Why Do Chromebooks Worry Microsoft?
Have you seen Microsoft’s anti-Google bash ads collectively sneering 'You're Scroogled' at anyone dumb enough to use Google products or services, instead of those from your old buddies in Redmond, WA? The latest attack ad features visitors to a Las Vegas pawn shop saddened to be informed that their Chromebooks are not 'real computers.' But is it true? Read on...
Is Chromebook a Real Computer?
“When you’re not connected, it’s pretty much a brick,” says one of the pawnshop-owner/actors. Apparently, bricks can now perform calculations, play music, compose email, edit documents, play games, and do all the other things that Chromebooks can do even when offline. While we have been focused on electronic advances, the brick-making industry has broken Moore’s Law to smithereens!
Clearly the Chromebook is as "real" and functional as any other computer. Microsoft's dishonest smear of the Chromebook, which is competing against poorly selling Windows 8 laptops, makes them look a bit ridiculous, and leaves a smell of desperation in the air. So why is Microsoft so clearly worried about the Chromebook?
As recently as a year ago, the price/performance differences between laptops and Chromebooks was not much to get excited about. To buy a Chromebook for less than $300 one had to make performance sacrifices that many users found unacceptable. But things have changed dramatically; now $200 will buy you a Chromebook that any busy, impatient business or personal user would find quite acceptable. Well, “almost buy…” I’ll explain after describing the state of the art in Chromebooks.
Meet The Latest Chromebook Models
Acer’s new C720 Chromebook (starting at $199) weighs just 2.76 pounds and is only 0.7 inches thick. It sports an 11-inch, 1366-by-768 resolution display. Under its hood is a 1.4 GHz Celeron processor based on Intel‘s new Haswell architecture. Acer claims a remarkable 8.5 hour battery life thanks in part to Haswell. Additionally, the C720 comes with an ample 4GB of RAM and 16 GB of solid state file storage.
The $279 HP Chromebook 11, announced in partnership with Google just a week before Acer unveiled the C720, gets 2.5 hours less battery life (on marketing literature) than the C720. Its display is the same size and resolution. It comes with only 2GB of RAM but has the same solid state storage as the Acer C720. It runs an Intel Celeron processor rather than the more efficient Haswell.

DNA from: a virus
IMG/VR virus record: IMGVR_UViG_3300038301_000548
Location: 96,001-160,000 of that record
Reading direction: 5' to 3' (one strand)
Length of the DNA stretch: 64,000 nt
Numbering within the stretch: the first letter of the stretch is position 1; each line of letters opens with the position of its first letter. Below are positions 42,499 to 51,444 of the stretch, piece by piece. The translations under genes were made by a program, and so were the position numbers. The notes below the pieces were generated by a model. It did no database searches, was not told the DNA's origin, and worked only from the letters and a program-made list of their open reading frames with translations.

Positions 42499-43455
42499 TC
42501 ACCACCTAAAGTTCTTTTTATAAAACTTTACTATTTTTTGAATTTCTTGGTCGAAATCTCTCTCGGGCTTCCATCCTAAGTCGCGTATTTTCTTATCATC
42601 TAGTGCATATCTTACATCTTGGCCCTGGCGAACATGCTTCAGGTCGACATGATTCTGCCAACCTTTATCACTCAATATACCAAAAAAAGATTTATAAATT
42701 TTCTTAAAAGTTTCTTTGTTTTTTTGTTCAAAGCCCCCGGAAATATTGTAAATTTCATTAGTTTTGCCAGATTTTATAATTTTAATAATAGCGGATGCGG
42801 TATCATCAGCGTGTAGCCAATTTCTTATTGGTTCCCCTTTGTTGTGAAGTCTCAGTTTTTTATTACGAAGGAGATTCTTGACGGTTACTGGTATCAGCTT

The most amazing thing about these two latest, greatest Chromebooks is that they’re on sale already; Amazon, for instance, is taking orders for the C720 at $240. That’s amazing because you can’t yet actually buy one and take it home; multiple distributors of both the Acer and HP Chromebooks are “taking pre-orders.” What does that mean? Presumably, it's “Give us your money now and if we can ship this thing at some point in the future we promise we will.” Probably not a good idea to gamble on pre-Christmas delivery at this point.
But there are plenty of other Chromebooks you can buy today. The HP Chromebook 14 sports a 14-inch screen and starts at $299. Samsung's Chromebook ($249) and the Acer C7 ($199) both have 11.6-inch displays. You can browse and compare these and other models on Google's Chromebook devices page.
Is a Chromebook Right For You?
Make no mistake, a real Chromebook that I can type on right now looks pretty tempting. It’s light, it’s energy-conserving, it does 99% of what I do for a living, and it’s cheap. If you have Internet available constantly and reliably, like electricity, then a Chromebook is a great idea.
The caveat is that you must rely on Chrome-based apps and cloud services. Your old-school locally-installed Windows software won't run on a Chromebook. But more and more software is moving to the cloud. And Chromebooks can do lots of things offline, even when they're not connected to that series of tubes we call the Internet.
There's really no need to download, install (or even buy) software for word processing, spreadsheets, presentations, email, finances, graphics and photo editing, games or you name it. See my article Free Cloud Services You Should Know About.
Another benefit of running cloud-based software and files storage is that you never have to worry about patches, fixes or upgrades. There's no Windows registry to get fouled up, and a lot less data to back up. You can easily move from laptop to chromebook to desktop to tablet or smartphone; all your apps and data are available without having to copy, sync or maintain multiple software installations. Check out Google’s Chrome OS Help page to see if there are Chromebook alternatives to the software you're using now.
If you need to use software that only runs on Windows, and there's no good cloud alternative, then a Windows-based laptop with a local hard drive is the obvious choice. Some apps that fall into this category would be specialized image tools like Adobe CS5, games like World of Warcraft, and business tools. There are sub-$300 laptops that run Windows 8, but these are low-end machines that will probably make you wish you spent another $200.
Have you taken a Chromebook for a test drive? Your thoughts on this topic are welcome. Post your comment or question below...
This article was posted by Bob Rankin on 10 Dec 2013
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